Do over the lost school year: Hold students back



In my second-semester composition class, I taught this short story, “A Good Man is Hard to Find,” by southern writer Flannery O’Connor. The story is about a doddery grandma who wanted to revisit a place from her past. She wasn’t sure any longer where that place was, but that didn’t stop her from getting the family lost while driving to find it.  And, when the family car broke down and some bad guys showed up, it didn’t stop her from angering them. The whole family wound up dead. 

Let’s not be that grandma, dragging students and their families into a past that doesn’t exist any longer. Since March 2020, school boards trying to go back in time have kept everything rocky. Here in the state capital, Lansing schools only decided in April to stick with online learning for the last month of the year. Last week the biggest public school district in Michigan, Detroit, issued a mis-mash statement that basically said to parents, do what you want until June. 

Stop already! Public school boards should declare 2020-2021 the lost school year. Next fall, hold students back to repeat their grade. 

During this ongoing pandemic we have heard a continual banging on the school house door to “open up.” But why? Because of lost educational opportunities? No. Open up so parents who need child care can go back to work. Caring for children is essential, but the first purpose of school is education.

But, this year instruction was all over the place. Some students were in class with a teacher. Some students had several different teachers through the year. Some students attended class onscreen. Others were at home being taught by their parents. Nearly 1 million American mothers left the workplace to help their children with school. Some students attended at learning centers.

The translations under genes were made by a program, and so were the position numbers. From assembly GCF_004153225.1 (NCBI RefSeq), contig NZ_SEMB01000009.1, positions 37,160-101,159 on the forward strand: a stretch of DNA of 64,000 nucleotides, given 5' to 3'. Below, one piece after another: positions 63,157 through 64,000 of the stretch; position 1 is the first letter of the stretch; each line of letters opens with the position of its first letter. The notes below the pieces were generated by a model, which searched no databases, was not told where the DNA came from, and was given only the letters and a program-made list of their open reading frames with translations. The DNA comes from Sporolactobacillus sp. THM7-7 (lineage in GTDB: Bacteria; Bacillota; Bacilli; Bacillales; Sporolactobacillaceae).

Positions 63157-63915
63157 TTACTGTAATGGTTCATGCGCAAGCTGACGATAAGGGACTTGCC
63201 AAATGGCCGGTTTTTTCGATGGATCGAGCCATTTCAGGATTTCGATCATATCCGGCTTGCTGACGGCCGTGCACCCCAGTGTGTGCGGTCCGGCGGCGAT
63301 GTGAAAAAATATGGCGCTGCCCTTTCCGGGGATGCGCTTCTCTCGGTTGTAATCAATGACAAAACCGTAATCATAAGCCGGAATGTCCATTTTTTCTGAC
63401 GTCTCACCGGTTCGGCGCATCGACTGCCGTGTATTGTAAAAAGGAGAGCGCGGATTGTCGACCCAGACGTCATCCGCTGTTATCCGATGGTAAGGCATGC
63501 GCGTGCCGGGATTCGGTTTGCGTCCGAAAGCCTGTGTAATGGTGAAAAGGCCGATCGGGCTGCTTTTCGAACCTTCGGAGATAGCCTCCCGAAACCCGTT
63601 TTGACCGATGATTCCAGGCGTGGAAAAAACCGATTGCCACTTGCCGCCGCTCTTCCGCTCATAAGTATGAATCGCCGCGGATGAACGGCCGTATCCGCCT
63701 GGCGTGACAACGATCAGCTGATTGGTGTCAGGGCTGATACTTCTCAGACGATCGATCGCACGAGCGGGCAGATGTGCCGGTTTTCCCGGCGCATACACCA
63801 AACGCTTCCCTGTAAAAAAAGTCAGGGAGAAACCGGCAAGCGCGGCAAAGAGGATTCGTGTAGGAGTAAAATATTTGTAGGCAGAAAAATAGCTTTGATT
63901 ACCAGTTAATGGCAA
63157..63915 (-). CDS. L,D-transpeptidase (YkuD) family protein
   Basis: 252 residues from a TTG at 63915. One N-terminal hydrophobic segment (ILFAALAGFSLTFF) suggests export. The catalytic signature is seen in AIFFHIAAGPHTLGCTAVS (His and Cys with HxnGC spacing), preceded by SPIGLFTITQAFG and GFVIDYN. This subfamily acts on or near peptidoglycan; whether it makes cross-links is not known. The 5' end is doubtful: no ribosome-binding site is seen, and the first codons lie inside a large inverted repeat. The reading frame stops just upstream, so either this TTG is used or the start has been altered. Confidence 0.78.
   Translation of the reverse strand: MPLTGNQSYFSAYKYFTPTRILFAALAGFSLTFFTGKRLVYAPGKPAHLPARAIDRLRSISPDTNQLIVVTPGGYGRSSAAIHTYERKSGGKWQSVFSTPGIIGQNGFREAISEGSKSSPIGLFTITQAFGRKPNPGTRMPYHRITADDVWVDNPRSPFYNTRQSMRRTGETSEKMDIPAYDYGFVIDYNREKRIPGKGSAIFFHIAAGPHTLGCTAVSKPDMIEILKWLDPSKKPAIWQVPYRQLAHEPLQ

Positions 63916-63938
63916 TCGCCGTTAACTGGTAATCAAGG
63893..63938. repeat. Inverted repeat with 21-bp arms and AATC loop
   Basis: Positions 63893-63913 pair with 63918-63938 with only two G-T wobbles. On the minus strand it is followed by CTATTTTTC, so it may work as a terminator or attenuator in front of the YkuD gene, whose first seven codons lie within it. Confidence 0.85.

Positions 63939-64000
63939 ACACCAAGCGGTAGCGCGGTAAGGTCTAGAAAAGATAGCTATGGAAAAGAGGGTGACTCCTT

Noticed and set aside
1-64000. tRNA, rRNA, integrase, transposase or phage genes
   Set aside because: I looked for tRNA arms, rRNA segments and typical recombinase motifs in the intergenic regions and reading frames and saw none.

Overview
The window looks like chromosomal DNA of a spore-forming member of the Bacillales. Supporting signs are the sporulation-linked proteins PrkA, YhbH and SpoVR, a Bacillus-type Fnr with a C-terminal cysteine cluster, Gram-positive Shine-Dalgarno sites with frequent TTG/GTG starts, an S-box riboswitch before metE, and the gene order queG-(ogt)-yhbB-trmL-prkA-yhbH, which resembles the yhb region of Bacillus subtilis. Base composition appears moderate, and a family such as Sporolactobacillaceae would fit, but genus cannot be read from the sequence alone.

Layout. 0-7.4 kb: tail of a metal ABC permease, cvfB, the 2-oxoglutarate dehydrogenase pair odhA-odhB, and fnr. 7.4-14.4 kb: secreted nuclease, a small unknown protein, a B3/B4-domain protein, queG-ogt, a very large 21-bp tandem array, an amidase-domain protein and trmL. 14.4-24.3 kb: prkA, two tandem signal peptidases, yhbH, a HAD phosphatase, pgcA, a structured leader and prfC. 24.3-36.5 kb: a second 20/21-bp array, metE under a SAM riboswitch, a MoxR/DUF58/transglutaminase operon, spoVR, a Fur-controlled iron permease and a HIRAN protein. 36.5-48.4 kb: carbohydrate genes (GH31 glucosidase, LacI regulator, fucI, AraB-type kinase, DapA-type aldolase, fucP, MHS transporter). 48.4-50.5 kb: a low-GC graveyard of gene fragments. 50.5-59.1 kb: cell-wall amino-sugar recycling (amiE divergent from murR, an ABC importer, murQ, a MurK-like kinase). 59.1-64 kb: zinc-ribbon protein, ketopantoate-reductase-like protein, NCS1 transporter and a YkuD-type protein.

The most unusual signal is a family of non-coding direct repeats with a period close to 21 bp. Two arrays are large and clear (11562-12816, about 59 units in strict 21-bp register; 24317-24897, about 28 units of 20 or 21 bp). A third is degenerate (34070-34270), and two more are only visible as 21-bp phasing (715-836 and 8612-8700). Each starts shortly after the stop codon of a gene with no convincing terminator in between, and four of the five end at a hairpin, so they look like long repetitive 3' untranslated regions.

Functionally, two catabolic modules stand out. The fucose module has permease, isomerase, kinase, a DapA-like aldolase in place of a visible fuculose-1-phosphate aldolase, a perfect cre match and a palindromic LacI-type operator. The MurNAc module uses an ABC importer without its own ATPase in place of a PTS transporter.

That was one stellar accomplishment this year. Putting the term, learning centers, in parents and students’ mouths. It linked schools and learning. Yet instruction was catch-as-catch-can. To measure how much students learned in 2020-2021, I supported continuing standardized testing this spring; the state superintendent of public instruction did not because of a need to prioritize students’ emotional and mental health. But we need to know what happened with academics.

Even the best student suffers gaps in their education. I didn’t really learn commas until my administrative assistant at Michigan State University College of Human Medicine tired of correcting my writing and explained them to me. 

When I was a teaching professor, I worked to get all students to a level where they could take advantage of the instruction I was there to provide. By mid-semester, I hoped to have most students understanding what the class was about, how they fit, and what they needed to do to succeed. Then I could help the two or three others who were far back. 

But, after mid-semester — which is a time on a calendar, not an event — we were off to the races. I was trying to get everyone over the finish line at the end of the semester with a grade that allowed them to proceed to their degree. That was the point. No one likes to take a class over again. That is so defeating.